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Flashcards in Gas Exchange in the Lungs Deck (19)
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What is the difference between Pa and PA?

Pa = Arteriole pressure.

PA = Alveolar pressure.


What is the condition where there is too much CO2 in the blood called?

Hypercapnia -

  • It is a condition arising from too much carbon dioxide in the blood.
  • It is often caused by hypoventilation or disordered breathing where not enough oxygen enters the lungs and not enough carbon dioxide is emitted.


Describe how oxygen gets from the lungs to the blood.

  1. O2 enters the alveolar airspace from the atmosphere.
  2. O2 dissolves into the alveolar fluid lining.
  3. O2 diffuses through the alveolar epithelium, the basement membrane and the capillary endothelial cells.
  4. O2 dissolves in blood plasma.
  5. O2 binds to the haemoglobin molecule.


What could lead to the abnormal (reduced) diffusion of oxygen into the blood?

The thickening of blood-gas barrier can lead to the abnormal (reduced) diffusion of oxygen into the blood.


What is the rate of diffusion determined by?

Rate of diffusion ∝ ( Surface area / distance) X ( PA - PC )

  • The surface area is the alveolar surface area.
  • The distance is the epithelial and endothelial cell thickness + bsement membrane thickness + fluid layer depth.
  • The partial pressure gradient is the gradient between alveolar air (PA) and capillary blood (PC).


What are the conditions for maximal diffusion? What diseases can affect these conditions and decrease the rate of gas exchange?

  1. A high partial pressure gradient - 
    1. Hypoventilation (type II respiratory failure) = lowers PA. 
    2. Hypoperfusion (type I respiratory failure) = lowers Pc.
  2. A high surface area - 
    1. Emphysema = lowers surface area.
  3. A low distance (barrier thickness) - 
    1. Fibrosis = increase basement membrane thickness.
    2. Pulmonary oedema (eg. pneumonia) = increases thickness of fluid layer / oedema.

Hypoperfusion meaning - It is the decreased blood flow through an organ.

Emphysema meaning - In this condition the breathing tubes are narrowed and the air sacs are damaged.


How are the pressure gradients between the alveoli and the blood maintained?

  • They are maintained by adequate ventilation and adequate perfusion.

Perfusion meaning - the passage of blood, a blood substitute, or other fluid through the blood vessels or other natural channels in an organ or tissue.


What adaptations do alveoli have to maximise the rate of gas exchange?

  • They have a large surface area (lungs have a high surface-area to volume ratio due to their 3D structure).
  • Their walls are only one cell thick, and the basement membrane is fused with the blood vessel, which decreased the distance for diffusion.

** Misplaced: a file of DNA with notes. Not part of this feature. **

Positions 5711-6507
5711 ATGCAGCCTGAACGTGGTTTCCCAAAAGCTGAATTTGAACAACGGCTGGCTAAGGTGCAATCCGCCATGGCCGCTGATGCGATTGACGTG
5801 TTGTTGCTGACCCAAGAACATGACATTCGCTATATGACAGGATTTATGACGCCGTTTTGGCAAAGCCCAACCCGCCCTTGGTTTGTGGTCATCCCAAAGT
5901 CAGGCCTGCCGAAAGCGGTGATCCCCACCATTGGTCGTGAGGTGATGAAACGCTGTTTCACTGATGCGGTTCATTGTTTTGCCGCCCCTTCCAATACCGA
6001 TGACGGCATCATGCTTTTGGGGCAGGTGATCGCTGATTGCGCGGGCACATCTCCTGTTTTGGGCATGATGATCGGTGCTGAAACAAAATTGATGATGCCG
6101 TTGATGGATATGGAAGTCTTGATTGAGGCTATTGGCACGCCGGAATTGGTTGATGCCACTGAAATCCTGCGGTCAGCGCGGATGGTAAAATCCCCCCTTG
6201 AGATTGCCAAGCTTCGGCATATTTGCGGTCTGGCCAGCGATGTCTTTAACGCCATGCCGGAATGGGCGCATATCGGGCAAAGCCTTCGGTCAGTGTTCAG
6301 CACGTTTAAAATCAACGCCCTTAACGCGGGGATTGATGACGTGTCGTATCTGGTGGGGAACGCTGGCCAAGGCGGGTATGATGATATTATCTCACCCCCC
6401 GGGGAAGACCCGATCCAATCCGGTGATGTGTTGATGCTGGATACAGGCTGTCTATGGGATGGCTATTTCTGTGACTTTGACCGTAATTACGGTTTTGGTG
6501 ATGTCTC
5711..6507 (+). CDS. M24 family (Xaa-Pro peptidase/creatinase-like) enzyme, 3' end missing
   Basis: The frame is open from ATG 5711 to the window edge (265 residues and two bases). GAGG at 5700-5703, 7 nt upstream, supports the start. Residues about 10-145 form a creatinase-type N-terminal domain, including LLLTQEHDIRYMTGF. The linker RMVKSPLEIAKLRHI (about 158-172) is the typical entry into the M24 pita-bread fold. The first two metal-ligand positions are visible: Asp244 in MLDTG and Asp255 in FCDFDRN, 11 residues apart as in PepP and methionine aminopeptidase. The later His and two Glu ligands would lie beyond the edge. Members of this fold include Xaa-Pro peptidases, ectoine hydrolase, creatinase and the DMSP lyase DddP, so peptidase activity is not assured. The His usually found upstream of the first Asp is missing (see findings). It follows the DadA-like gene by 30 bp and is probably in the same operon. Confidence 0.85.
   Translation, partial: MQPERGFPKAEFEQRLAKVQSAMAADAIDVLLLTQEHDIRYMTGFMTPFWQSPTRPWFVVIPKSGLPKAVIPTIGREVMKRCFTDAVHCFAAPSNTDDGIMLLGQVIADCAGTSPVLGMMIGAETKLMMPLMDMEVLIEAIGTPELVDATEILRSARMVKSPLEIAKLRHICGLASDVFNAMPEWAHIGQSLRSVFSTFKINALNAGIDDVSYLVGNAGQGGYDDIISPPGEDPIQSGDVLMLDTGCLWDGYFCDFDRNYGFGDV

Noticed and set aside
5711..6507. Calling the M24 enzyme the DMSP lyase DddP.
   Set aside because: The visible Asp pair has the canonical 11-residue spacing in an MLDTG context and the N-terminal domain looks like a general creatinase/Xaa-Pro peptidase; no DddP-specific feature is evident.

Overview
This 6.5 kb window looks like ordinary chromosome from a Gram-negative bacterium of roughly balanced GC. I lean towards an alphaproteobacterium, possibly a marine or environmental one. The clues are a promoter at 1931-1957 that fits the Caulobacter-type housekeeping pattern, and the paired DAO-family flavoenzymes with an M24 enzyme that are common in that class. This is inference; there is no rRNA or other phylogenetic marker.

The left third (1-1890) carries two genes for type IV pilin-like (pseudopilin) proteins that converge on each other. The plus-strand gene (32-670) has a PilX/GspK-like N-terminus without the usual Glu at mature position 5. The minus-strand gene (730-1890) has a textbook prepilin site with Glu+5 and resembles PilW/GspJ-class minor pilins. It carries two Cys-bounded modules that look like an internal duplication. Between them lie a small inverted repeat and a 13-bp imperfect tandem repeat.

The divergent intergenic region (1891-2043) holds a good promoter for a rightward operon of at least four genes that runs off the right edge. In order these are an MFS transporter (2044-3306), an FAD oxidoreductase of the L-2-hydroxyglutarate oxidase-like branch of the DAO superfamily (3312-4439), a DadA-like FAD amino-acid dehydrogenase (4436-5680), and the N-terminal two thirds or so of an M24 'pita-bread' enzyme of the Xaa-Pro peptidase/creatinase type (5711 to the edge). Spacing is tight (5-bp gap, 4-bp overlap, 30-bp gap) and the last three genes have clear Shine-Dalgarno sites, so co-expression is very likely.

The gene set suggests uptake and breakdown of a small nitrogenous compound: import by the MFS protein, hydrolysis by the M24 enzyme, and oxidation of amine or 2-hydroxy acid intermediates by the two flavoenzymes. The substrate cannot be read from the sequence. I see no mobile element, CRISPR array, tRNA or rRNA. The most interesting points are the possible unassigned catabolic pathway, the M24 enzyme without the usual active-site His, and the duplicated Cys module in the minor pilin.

• They are richly supplied by capillaries (given an adequate blood supply to maintain the gradient).


What are hypoventilation and hyperventilation defined by (in terms of CO2 levels)?

  1. Hyperventilation -
    1. It is defined by reduced levels of CO2 within arterial blood (PaCO2 < 4.9 kPa). [Same O2 levels]
    2. It can lead to hypocapnia.
  2. Hypoventilation - 
    1. It is defined by increased levels of CO2 within arterial blood (PaCO2 > 4.9 kPa). [Low O2 levels]
    2. Causes respiratory acidosis.
    3. It can lead to hypercapnia.
    4. It is the precursor to hypoxia (reduced O2 levels in blood).
  • Increasing the rate of ventilation increases alveolar oxygen partial pressure (PAO2), and decreases alveolar carbon dioxide partial pressure (PACO2). Decreasing the rate of ventilation has the opposite effects.

Hypocapnia meaning - is a state of reduced carbon dioxidein the blood.

Respiratory acidosis meaning -  When decreased ventilation (hypoventilation) increases the concentration of carbon dioxide in the blood and decreases the blood's pH.


Explain how adequate perfusion is required for maintaining the pressure gradients for diffusion.

  • Blood flow through the pulmonary capillaries (perfusion, Q) needs to be matched to alveolar ventilation (VA) to enable efficient gas exchange, as there is a maximum amount of O2 each unit of blood can carry.
  • This relationship is described by the V/Q ratio.


What relationship does V/Q ratio describe?

  • The V/Q ratio describes the relationship between pulmonary perfusion (Q) and alveolar ventilation (V).
  • 1L of blood can carry ~ 200 ml of O2, and 1L of dry air contains about 200 ml of O2.
  • Therefore, ideally, the V/Q value should be = 1.
  • At rest, ventilation and perfusion are both around 5L/min, so the V/Q should be ~ 1 - 0.8.


How is ventilation-perfusion coupling maintained?

Ventilation-perfusion coupling is maintained by hypoxic vasoconstriction. Homeostatic mechanisms exist to reduce ventilation-perfusion mismatching. Hypoxic vasoconstriction of capillaries diverts blood flow from poor to well-ventilated alveoli.